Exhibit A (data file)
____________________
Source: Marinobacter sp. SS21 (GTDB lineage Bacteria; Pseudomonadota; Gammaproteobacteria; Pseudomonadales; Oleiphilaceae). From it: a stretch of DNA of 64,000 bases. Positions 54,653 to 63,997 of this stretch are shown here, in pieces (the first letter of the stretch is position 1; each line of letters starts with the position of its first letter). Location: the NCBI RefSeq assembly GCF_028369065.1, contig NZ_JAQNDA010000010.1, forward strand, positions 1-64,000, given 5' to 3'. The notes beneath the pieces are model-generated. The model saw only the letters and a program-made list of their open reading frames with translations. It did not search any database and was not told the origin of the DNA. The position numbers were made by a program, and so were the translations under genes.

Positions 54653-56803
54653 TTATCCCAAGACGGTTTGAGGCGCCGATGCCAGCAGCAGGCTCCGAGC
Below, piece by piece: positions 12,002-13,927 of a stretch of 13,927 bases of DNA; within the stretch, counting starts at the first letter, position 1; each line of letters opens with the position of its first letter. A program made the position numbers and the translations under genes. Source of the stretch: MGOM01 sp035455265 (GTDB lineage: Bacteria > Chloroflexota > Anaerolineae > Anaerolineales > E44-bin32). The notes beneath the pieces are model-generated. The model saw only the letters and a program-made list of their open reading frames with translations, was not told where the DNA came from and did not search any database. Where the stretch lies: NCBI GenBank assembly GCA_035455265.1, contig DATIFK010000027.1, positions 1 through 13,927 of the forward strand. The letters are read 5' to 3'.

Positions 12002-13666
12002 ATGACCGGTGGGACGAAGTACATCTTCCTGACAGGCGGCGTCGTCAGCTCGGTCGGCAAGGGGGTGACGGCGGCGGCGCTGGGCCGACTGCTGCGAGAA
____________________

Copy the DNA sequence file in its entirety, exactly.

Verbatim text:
Source: Marinobacter sp. SS21 (GTDB lineage Bacteria; Pseudomonadota; Gammaproteobacteria; Pseudomonadales; Oleiphilaceae). From it: a stretch of DNA of 64,000 bases. Positions 54,653 to 63,997 of this stretch are shown here, in pieces (the first letter of the stretch is position 1; each line of letters starts with the position of its first letter). Location: the NCBI RefSeq assembly GCF_028369065.1, contig NZ_JAQNDA010000010.1, forward strand, positions 1-64,000, given 5' to 3'. The notes beneath the pieces are model-generated. The model saw only the letters and a program-made list of their open reading frames with translations. It did not search any database and was not told the origin of the DNA. The position numbers were made by a program, and so were the translations under genes.

Positions 54653-56803
54653 TTATCCCAAGACGGTTTGAGGCGCCGATGCCAGCAGCAGGCTCCGAGC
Below, piece by piece: positions 12,002-13,927 of a stretch of 13,927 bases of DNA; within the stretch, counting starts at the first letter, position 1; each line of letters opens with the position of its first letter. A program made the position numbers and the translations under genes. Source of the stretch: MGOM01 sp035455265 (GTDB lineage: Bacteria > Chloroflexota > Anaerolineae > Anaerolineales > E44-bin32). The notes beneath the pieces are model-generated. The model saw only the letters and a program-made list of their open reading frames with translations, was not told where the DNA came from and did not search any database. Where the stretch lies: NCBI GenBank assembly GCA_035455265.1, contig DATIFK010000027.1, positions 1 through 13,927 of the forward strand. The letters are read 5' to 3'.

Positions 12002-13666
12002 ATGACCGGTGGGACGAAGTACATCTTCCTGACAGGCGGCGTCGTCAGCTCGGTCGGCAAGGGGGTGACGGCGGCGGCGCTGGGCCGACTGCTGCGAGAA